There are good reasons why the potential clients of a web design company might assume they can forgo professional assistance. It’s not just that there are abundant design tools available. It’s also that the landscape of today’s internet makes it easy to see what a good web design company will create, and what users expect.
But crucially, good web design is not necessarily great web design. The best features of any given site are often difficult to see. And while there are some features and design elements that every user expects, the best sites will cater to the specific needs and preferences of a unique target audience.
These are the elements that an excellent web design company can provide, and they help to elevate a new website above a landscape that has been cluttered for many years already. When looking for such a company, clients should understand that expertise derives not just from recognizing what looks good on the web but from knowing how people behave when visiting a commercial website.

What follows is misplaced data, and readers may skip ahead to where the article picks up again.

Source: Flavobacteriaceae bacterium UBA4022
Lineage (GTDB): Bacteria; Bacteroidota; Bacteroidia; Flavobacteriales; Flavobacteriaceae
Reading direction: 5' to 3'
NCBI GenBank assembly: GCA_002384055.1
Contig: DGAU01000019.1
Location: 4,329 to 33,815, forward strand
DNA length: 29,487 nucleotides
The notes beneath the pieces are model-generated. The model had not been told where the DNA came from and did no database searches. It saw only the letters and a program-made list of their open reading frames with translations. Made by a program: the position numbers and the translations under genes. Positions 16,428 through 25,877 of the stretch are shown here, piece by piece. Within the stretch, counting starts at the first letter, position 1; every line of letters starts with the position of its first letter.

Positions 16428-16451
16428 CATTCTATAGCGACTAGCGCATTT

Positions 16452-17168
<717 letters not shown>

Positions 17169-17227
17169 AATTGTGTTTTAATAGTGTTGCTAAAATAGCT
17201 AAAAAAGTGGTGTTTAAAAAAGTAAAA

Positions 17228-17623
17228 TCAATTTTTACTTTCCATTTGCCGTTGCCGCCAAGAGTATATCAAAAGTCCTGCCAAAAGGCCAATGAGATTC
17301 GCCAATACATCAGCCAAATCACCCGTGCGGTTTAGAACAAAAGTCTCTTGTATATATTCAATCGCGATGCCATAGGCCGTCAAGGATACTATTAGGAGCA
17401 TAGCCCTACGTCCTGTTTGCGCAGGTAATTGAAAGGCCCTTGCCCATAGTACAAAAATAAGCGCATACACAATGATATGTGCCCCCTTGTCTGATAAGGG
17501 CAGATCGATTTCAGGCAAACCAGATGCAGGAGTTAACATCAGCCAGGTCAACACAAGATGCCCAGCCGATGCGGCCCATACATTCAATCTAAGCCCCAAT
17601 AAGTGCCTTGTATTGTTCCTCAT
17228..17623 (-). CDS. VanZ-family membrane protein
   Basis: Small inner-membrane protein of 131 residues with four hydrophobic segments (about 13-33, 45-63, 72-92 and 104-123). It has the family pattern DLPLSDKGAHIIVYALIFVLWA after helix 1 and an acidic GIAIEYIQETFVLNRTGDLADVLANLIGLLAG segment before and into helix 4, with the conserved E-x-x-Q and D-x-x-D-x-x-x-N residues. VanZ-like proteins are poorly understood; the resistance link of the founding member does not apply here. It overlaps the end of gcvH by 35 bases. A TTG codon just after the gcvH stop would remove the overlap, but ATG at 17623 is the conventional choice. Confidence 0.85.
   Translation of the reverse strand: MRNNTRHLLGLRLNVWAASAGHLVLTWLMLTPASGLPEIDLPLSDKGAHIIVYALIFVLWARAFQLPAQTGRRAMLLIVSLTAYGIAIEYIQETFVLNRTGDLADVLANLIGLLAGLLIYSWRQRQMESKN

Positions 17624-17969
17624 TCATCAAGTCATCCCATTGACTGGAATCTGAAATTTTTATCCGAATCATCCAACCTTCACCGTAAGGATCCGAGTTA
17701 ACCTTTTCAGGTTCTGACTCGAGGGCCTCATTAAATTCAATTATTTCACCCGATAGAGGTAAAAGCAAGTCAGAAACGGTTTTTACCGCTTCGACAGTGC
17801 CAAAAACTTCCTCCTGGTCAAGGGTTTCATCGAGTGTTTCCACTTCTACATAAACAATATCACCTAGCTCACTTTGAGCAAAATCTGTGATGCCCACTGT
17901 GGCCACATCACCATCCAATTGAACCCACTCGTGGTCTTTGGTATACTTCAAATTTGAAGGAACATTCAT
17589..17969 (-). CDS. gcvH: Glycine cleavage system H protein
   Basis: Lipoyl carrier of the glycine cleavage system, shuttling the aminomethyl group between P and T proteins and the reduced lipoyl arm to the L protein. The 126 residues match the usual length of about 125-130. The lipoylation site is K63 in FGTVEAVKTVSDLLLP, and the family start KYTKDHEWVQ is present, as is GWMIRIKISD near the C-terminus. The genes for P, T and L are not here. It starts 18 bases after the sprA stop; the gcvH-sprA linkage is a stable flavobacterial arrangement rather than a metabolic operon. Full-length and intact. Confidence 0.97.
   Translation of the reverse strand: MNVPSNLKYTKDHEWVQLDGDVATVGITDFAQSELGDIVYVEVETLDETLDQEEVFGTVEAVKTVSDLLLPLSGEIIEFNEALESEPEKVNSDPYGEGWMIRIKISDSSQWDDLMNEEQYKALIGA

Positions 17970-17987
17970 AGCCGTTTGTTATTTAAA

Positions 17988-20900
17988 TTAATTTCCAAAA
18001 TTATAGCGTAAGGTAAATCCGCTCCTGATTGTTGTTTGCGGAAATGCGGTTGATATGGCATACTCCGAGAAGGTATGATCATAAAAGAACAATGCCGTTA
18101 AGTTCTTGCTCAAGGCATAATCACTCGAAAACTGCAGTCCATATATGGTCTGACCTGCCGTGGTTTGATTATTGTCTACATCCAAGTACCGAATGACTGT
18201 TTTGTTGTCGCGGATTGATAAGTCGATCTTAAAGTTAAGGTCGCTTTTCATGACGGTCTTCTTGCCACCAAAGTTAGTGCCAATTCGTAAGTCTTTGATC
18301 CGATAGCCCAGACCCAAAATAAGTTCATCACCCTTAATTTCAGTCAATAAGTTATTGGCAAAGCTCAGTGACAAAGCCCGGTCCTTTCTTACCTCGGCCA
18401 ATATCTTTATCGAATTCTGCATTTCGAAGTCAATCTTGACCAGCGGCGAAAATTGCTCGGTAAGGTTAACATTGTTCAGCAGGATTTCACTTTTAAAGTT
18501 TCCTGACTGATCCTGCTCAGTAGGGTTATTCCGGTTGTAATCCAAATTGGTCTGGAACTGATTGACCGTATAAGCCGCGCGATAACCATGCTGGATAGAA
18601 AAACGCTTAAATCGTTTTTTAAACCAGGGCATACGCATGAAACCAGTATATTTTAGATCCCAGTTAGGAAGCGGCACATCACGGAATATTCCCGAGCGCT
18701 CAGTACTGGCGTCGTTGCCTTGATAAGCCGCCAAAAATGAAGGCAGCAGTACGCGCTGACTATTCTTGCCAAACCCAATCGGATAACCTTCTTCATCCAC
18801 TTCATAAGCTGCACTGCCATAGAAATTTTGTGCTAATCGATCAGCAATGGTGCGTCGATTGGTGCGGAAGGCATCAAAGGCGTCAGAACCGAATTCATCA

As I’ve mentioned in the past, the choice of color scheme is one way in which a web design company can exploit user psychology. But there are many other ways in which design elements and psychology interact. The overall architecture of a site can work in subtle ways to promote action and engagement on the part of the user at a moment when they are most susceptible to a site owner’s messaging. And a careful balance of positive and negative space can amplify that messaging in ways that aren’t apparent to the untrained eye.
If a professional web design company had nothing else to offer but a series of pretty web pages put together in the right order, most of the industry would probably be out of business by now. But among those companies that have stood the test of time, there are much more intricate and subtle skills on display. Clients may not see all of them when they glance at a company’s portfolio; but the long-term results of truly great web design speak for themselves.